12 Dissents to Boehner's Reelection as Speaker Signal 'Turmoil and Division'; Pelosi's 19 Dissenting Dems in 2011 Ignored

95% of the House Republican caucus reelected John Boehner as Speaker of the House on Thursday, but the 12 dissenting Republicans attracted intense coverage in the New York Times, including a front-page story saying the vote foretold "turmoil and division" in the new Congress.

By contrast, there was only scattered coverage when 19 members of the Democratic caucus refused to support Nancy Pelosi for House Speaker in January 2011, after the Democrats lost control of the House of Representatives in the 2010 elections. (The cases aren't quite parallel, as Pelosi was certain to lose her role as Speaker of the House in the newly elected Republican-majority House of 2011, while Boehner was expected to retain his position as head of the Republican-majority House in 2013.)

The first line of a front-page report Friday by Jonathan Weisman, "Boehner Retains Speaker’s Post, But Dissidents Nip at His Heels," promised "turmoil" in the next Congress.

Representative John A. Boehner of Ohio was narrowly re-elected speaker of the House on Thursday amid open dissent from conservatives on the House floor that signaled that the turmoil and division of the 112th Congress is likely to spill into the newly constituted 113th.

And Friday's report by Sheryl Gay Stolberg, "Liked but Not Feared, Boehner Keeps a Job Some Might Ask Why He Wants" claimed Boehner had "suffered...indignity."

After a tumultuous two years in which he struggled to maintain a grip on his fractious caucus, Mr. Boehner -- who won the unanimous backing of his party when he was first elected speaker in 2011 -- suffered the indignity of 12 Republican defections on the opening day of the 113th Congress. Nine cast their ballots for other people; two remained silent rather than vote, and one simply declared, “Present.”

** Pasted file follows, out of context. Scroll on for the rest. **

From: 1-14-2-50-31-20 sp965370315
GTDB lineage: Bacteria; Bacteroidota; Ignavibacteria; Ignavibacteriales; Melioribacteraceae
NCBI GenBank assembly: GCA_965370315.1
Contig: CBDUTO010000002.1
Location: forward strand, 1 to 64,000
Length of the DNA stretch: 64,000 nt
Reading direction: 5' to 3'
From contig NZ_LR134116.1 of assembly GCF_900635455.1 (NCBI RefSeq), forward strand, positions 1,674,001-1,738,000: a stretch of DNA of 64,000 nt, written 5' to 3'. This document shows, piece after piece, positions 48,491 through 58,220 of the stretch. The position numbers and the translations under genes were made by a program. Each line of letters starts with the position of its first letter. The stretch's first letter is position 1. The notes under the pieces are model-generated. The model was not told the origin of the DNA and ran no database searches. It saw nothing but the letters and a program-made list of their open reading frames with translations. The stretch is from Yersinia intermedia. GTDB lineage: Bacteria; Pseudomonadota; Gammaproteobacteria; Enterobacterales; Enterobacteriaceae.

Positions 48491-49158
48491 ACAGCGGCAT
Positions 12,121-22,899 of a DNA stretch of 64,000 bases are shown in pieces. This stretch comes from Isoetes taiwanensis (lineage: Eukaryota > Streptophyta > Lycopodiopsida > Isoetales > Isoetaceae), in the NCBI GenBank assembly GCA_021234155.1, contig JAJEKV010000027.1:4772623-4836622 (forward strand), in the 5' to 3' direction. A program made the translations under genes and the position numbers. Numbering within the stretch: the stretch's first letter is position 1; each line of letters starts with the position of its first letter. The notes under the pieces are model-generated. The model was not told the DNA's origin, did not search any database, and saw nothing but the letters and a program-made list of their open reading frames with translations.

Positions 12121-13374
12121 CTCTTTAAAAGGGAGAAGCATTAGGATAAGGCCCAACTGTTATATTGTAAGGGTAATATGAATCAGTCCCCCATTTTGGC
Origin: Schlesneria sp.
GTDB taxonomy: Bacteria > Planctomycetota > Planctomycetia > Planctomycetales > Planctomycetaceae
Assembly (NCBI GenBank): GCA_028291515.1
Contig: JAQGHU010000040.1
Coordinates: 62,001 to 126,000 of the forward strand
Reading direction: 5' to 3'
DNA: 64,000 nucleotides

For Mr. Boehner, 63, of Ohio, it was a warning shot from conservatives, a sobering reminder that while he may hold one of the most powerful jobs in Washington, his power is greatly diminished. His Republican ranks are thinner in the new Congress, and many of those who retired or were defeated are moderates who ordinarily backed him.

Micah Cohen at the FiveThirtyEight blog got into the act Friday morning, asking "Were the G.O.P. Votes Against Boehner a Historic Rejection?" The answer: Yes, though even Cohen noted casually in a middle paragraph that the Pelosi snub of 2011 actually resulted in more defections: "The most rebellious vote in recent years actually came on the minority side. At the start of the 112th Congress, just after Democrats had been shellacked in the 2010 midterm elections, 18 Democrats did not back Ms. Pelosi in a vote won by Mr. Boehner."

In contrast, Nancy Pelosi's struggles at the start of the 112th Congress, when 19 of her fellow Democrats refused to back her bid to retain her job as House Speaker, didn't find their way into any headlines. Boehner got two print headlines referencing his trouble.

Coverage of the Democrats' snub of Pelosi was relegated to paragraph 15 of David Herszenhorn's January 6, 2011 "Reporters Notebook" on Pelosi passing the Speaker's gavel to Boehner.

For Ms. Pelosi, the day officially marking the Democrats’ big defeat came with yet one more personal setback -- 19 of her fellow Democrats refused to vote for her as their party’s candidate for speaker, even though her defeat was a foregone conclusion.

Carl Hulse's front-page January 6, 2011 report had a casual reference in a single paragraph.